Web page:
Re: [webkit-dev] MathML Refresh Heads up

2019-03-15 Thread Maciej Stachowiak


> On Mar 15, 2019, at 3:33 PM, Frédéric Wang  wrote:
> 
> Hi Ryosuke and Myles,
> 
> Thank you for your reply. First, the exact thing about what will be in MathML 
> Core is still open, people are welcome to join and participate to the MathML 
> CG [1] or comment on the GitHub tracker [2].
> 
> Our plan was also to remove features from WebKit but of course ultimately the 
> consensus has to be made in the WebKit community (hence our heads up email). 
> What do you suggest? Should we send "intent to remove" to this mailing list? 
> Or is it enough to cc' Apple reviewers on bugs in order to get the approval? 
> Something else?

It’s easier for us to check Apple Books and iOS App compatibility for a batch 
of possible removals at once, instead of one at a time. We can start by looking 
at the set of items below.

It’s helpful to give a heads-up other than the normal review process, because 
our main concern is compatibility, and not all reviewers will be able to easily 
access the corpus of app-specific or books-specific content that may be 
affected. 

We assume web compatibility is not a major issue since MathML isn’t in all 
browsers and in general is not widely used on websites, but there might also be 
some value in doing web usage analysis for these features if there’s any 
meaningful web usage of MathML at all.

> 
> For now, these are the features the CG has already agreed to not include in 
> MathML Core (more to come). We would like to propose to remove them from 
> WebKit:
> 
> * "thin", "thick", "medium" values of mfrac's linethickness attribute ( 
> https://github.com/mathml-refresh/mathml/issues/4 
>  )
> * "small" "normal" "big" values of mathsize attribute ( 
> https://github.com/mathml-refresh/mathml/issues/7 
>  )
> * nonzero unitless values for MathML lengths ( 
> https://github.com/mathml-refresh/mathml/issues/24 
>  )
> * fontfamily, fontweight, fontstyle, fontsize, color, background MathML 
> attributes ( https://github.com/mathml-refresh/mathml/issues/5 
>  )
> 
> In any case, it would be very appreciated to get some analysis about the 
> usage of MathML markup used in Apple's product. How can we proceed to obtain 
> it?
> 
> Thanks,
> 
> [1] https://www.w3.org/community/mathml4/ 
> 
> [2] https://github.com/mathml-refresh/mathml/issues/ 
> 
> 
> On 15/03/2019 22:33, Myles C. Maxfield wrote:
>> 
>> 
>>> On Mar 15, 2019, at 11:29 AM, Ryosuke Niwa >> > wrote:
>>> 
>>> 
>>> On Fri, Mar 15, 2019 at 3:08 AM Frédéric Wang >> > wrote:
>>> Hello WebKit developers,
>>> 
>>> As some of you may know, Igalia is working on MathML support in Chromium
>>> this year [1]. As part of that effort we joined a new MathML Refresh
>>> Community Group [2] and one goal is to focus on a core spec for browser
>>> implementations [3] to:
>>> - Remove deprecated/uncommon/duplicate math features that could be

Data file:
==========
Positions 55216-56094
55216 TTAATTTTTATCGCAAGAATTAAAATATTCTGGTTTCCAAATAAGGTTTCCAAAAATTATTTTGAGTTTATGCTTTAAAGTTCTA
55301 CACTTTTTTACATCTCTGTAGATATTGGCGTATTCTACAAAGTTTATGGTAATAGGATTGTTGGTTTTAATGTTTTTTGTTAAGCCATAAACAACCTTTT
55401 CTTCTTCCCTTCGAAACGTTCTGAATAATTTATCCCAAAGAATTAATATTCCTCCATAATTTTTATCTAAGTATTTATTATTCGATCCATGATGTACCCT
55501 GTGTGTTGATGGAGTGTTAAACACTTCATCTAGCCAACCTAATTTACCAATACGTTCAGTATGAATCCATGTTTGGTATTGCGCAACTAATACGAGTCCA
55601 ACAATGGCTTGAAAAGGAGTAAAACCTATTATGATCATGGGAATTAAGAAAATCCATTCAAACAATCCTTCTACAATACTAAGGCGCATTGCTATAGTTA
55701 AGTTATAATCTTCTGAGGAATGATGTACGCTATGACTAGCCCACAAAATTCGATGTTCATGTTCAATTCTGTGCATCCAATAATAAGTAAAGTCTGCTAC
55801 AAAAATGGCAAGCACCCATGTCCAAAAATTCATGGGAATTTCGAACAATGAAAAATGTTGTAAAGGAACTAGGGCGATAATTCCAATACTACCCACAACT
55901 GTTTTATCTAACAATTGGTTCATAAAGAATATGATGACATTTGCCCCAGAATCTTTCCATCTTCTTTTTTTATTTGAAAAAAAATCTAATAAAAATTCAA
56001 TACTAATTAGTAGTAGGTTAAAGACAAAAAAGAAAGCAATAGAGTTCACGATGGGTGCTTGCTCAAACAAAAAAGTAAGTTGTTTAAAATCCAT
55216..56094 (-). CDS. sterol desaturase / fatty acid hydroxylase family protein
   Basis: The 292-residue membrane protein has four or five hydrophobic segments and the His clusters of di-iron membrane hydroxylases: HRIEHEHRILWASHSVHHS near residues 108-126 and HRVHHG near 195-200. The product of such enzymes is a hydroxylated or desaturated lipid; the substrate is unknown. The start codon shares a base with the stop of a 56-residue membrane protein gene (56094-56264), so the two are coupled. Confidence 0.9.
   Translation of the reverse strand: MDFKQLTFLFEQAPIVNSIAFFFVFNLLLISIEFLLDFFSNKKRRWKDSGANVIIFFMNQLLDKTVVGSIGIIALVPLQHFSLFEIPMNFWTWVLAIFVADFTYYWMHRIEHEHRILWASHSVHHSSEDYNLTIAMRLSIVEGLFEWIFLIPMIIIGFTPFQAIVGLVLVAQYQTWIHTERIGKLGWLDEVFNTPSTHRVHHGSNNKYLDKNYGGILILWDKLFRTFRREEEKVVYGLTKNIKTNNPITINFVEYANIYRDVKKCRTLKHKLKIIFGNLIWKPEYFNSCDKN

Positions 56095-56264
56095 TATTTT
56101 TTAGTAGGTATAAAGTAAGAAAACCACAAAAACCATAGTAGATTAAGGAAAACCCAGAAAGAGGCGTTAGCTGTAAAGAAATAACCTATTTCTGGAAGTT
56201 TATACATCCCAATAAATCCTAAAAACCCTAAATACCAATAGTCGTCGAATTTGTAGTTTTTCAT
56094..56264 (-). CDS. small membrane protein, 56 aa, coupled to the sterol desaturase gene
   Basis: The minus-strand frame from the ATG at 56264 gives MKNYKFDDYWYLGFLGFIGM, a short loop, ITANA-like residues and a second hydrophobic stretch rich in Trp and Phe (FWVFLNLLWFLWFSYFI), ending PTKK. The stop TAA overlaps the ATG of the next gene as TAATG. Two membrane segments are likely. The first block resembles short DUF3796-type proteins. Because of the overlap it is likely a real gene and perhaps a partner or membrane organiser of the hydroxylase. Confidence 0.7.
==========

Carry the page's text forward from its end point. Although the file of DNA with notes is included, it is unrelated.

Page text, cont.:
>>> implemented by polyfills (relying on MathML core and other web
>>> technologies).
>>> 
>>> I'd be very much concerned about backwards compatibility here when it come 
>>> to removing any features.
>>> It's important to notice that WebKit is also used by hundreds of thousands 
>>> of iOS apps and macOS apps.
>>> How do we know we won't break those applications?
>>> 
>>> In general, I don't agree with whatever Google said about MathML being too 
>>> complex, etc…
>> 
>> The original sentence doesn’t say they will be removing anything in WebKit. 
>> There are plenty of features that have been removed from specs that we 
>> continue supporting in WebKit for backwards compatibility.
>> 
>> We could also consider migrating our implementation to a JS polyfill if one 
>> exists.
>> 
>> Is there a characterization of which features are planned for deprecation? 
>> We might be able to do some analysis on iBooks' and iOS apps’ content.
>> 
>>> 
>>> - Add more detailed algorithms (based on TeX/OpenType/CSS layout) to
>>> help implementation and conformance testing.
>>> - Align MathML with CSS/HTML (parsing, layout...), introducing new web
>>> platform features (CSS, fonts...) for math if necessary.
>> 
>> This sounds wonderful! A more coherent MathML story going forward would be 
>> fantastic.
>> 
>>> 
>>> On the other hand, these seem like very valuable improvements.
>>> 
>>> We expect that this effort will improve browser interoperability and
>>> reduce complexity of current implementations.
>>> 
>>> Given there aren't too many websites that deploy MathML directly on 
>>> production, my concerns are more about existing iOS and madOS apps that 
>>> embed WKWebView or WebView / UIWebView and use MathML.
>>> 
>>> - R. Niwa
>>> 
>>> ___

Re: [webkit-dev] MathML Refresh Heads up

2019-03-15 Thread Ryosuke Niwa
On Fri, Mar 15, 2019 at 3:33 PM Frédéric Wang  wrote:

> Hi Ryosuke and Myles,
>
> Thank you for your reply. First, the exact thing about what will be in
> MathML Core is still open, people are welcome to join and participate to
> the MathML CG [1] or comment on the GitHub tracker [2].
>
> Our plan was also to remove features from WebKit but of course ultimately
> the consensus has to be made in the WebKit community (hence our heads up